North Korea has continued trafficking arms and expertise to numerous countries after the 2006 impositions of sanctions, according to a new book by Andrea Berger at the Royal United Services Institute (RUSI) entitled “Target Markets: North Korea’s Military Customers in the Sanctions Era”.
The 160 page document highlights how the DPRK’s potential customers can be divided into three different categories, the most of “resilient” of which are unlikely to be dissuaded by sanctions regimes alone.
“Syria, Iran, Uganda, the Democratic Republic of the Congo (DRC), Burma and Cuba have been steadfast, continuing to contract out to Pyongyang for arms and related materiel and services in spite of taboos and legal restrictions against doing so,” the book reads.
North Korea leverages long standing relationships with many of these countries to engage in sanctions breaking behaviour. In doing so it has likely transferred weapons systems, their designs, provided training and maintenance services and even personnel to its more resilient customers.
Syria is likely one of North Korea’s most long standing collaborators, with numerous recent interactions including help with Damascus’ chemical weapons programs, shipments of chemical protection suits, gas masks as well as missile and conventional weapon parts.
Military cooperation with Damascus could be ongoing since the outbreak of the Syrian civil war in 2011. The report cites the director of the Syrian Observatory for Human Rights, who claims a small number of North Korean officers are currently providing support for Syrian President Bashar al-Assad’s forces in the country.
It might be difficult for sanctions regimes alone to pry apart these long standing relationships, the book notes, as participants are fully aware of the measures in place to prevent trade in sanctioned items.
“Resilient customers by their nature are not as sensitive to the normative and legal pressures created by the sanctions regime. In most cases, concerns vis-a-vis resilient clients also extend far beyond the North Korea military issue,” Berger told NK News.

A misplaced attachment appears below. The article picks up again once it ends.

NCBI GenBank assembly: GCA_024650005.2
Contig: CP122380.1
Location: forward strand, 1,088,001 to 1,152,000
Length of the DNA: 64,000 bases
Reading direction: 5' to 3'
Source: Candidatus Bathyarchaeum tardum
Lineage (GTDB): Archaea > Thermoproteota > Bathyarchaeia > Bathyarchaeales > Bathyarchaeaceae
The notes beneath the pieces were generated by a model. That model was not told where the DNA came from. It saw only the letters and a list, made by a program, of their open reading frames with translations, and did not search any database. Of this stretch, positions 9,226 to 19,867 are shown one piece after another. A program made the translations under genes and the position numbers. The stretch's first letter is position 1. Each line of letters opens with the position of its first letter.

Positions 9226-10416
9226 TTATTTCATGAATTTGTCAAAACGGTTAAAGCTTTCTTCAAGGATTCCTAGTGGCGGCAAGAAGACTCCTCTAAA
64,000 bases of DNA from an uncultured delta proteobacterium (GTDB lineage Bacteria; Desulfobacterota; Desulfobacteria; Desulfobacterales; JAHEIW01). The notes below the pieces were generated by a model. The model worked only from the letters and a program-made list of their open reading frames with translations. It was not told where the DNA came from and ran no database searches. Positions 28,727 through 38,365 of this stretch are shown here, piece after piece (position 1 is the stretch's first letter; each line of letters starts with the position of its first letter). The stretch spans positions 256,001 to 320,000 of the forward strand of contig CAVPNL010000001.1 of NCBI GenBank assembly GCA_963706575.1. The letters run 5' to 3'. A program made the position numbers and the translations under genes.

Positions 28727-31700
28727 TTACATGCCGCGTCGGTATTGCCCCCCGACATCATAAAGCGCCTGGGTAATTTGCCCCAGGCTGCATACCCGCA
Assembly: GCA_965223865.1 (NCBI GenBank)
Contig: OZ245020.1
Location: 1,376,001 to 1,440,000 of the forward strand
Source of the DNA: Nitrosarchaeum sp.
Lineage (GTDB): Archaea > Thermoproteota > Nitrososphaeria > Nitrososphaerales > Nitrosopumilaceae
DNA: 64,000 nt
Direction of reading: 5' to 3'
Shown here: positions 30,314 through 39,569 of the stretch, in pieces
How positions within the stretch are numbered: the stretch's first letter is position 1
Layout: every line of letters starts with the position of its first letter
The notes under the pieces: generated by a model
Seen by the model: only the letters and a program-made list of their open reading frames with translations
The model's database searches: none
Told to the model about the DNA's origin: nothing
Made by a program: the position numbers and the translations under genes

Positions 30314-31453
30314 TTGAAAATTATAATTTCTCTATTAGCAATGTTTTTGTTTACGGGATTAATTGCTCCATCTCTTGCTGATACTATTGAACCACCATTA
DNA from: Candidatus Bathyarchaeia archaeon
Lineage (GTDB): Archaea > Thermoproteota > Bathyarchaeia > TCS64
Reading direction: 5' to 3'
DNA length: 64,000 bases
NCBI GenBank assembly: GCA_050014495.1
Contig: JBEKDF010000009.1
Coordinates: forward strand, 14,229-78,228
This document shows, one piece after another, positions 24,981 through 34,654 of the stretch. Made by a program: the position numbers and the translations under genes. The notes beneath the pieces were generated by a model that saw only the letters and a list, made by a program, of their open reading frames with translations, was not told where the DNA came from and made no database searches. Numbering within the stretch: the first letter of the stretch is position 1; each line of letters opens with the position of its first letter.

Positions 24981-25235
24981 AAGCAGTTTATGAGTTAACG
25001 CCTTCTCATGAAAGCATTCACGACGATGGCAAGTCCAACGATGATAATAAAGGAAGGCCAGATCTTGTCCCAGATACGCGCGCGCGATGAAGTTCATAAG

“As a result, it is highly unlikely that any outreach by governments or the UN on the North Korea matter alone will dissuade those actors from shopping in Pyongyang,” she continued, adding that fully cutting ties between the DPRK and a resilient client country would require wider ranging political or security changes.
The DPRK has also cultivated different markets and groups of buyers, shifting its primary business away from ballistic technology to smaller arms and other weapons systems as demand changed over time.
According to the paper, some countries or non-state groups would likely prefer to buy from other sources, given current sanctions regimes and political pressures, but found that previous military aid or purchases have made them reliant on the DPRK’s catalogue.
One last group also exists which includes countries like Eritrea and the Republic of Congo, whose limited budgets mean they need to extend the functionality of existing supplies as long as possible.
“These clients seem to have been largely motivated by the need to keep certain types of ageing weapons systems or production technology in service, and North Korean willingness to provide that assistance economically,” the report adds.
While current sanctions against the DPRK might not dissuade their long standing customers, the report also notes that they do serve to cut North Korea off from cutting edge military technologies.
This could limit North Korea’s R&D departments, forcing them to upgrade existing systems or reverse engineer what can be sourced from abroad. According to the paper, the constraints could cause the DPRK to fall ever further behind the curve, reducing their number of existing and potential customers over time.
“The trend is already visible in markets such as Ethiopia, which is phasing out the T-54/55 tanks that North Korea previously assisted with, in favour of newer but still second-hand T-72 tanks from countries such as Ukraine.” Berger added.
“Within the next decade or two many more doors will likely close for North Korea, as its prospective clients will find it enormously difficult, if not impossible, to keep mid-Cold War era weapons systems in service.”
The report concludes that without further access to new technologies, Pyongyang may find itself ever increasingly marginalised in the global defense market.
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Featured Image: Bashar al-Assad propaganda by watchsmart on 2007-09-25 21:19:37